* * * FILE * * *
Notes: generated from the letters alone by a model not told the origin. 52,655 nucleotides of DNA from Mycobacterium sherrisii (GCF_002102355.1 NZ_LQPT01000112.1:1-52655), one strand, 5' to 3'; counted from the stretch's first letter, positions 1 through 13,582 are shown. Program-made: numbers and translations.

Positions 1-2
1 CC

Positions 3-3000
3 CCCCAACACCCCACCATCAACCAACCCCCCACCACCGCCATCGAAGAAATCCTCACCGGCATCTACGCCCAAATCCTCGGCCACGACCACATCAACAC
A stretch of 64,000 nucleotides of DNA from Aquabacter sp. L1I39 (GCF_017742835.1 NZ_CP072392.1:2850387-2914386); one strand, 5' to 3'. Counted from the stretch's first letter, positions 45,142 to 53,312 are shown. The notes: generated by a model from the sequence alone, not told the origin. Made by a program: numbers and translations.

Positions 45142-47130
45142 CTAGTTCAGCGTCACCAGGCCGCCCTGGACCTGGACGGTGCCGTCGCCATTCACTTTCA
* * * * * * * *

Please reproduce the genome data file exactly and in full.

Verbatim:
Notes: generated from the letters alone by a model not told the origin. 52,655 nucleotides of DNA from Mycobacterium sherrisii (GCF_002102355.1 NZ_LQPT01000112.1:1-52655), one strand, 5' to 3'; counted from the stretch's first letter, positions 1 through 13,582 are shown. Program-made: numbers and translations.

Positions 1-2
1 CC

Positions 3-3000
3 CCCCAACACCCCACCATCAACCAACCCCCCACCACCGCCATCGAAGAAATCCTCACCGGCATCTACGCCCAAATCCTCGGCCACGACCACATCAACAC
A stretch of 64,000 nucleotides of DNA from Aquabacter sp. L1I39 (GCF_017742835.1 NZ_CP072392.1:2850387-2914386); one strand, 5' to 3'. Counted from the stretch's first letter, positions 45,142 to 53,312 are shown. The notes: generated by a model from the sequence alone, not told the origin. Made by a program: numbers and translations.

Positions 45142-47130
45142 CTAGTTCAGCGTCACCAGGCCGCCCTGGACCTGGACGGTGCCGTCGCCATTCACTTTCA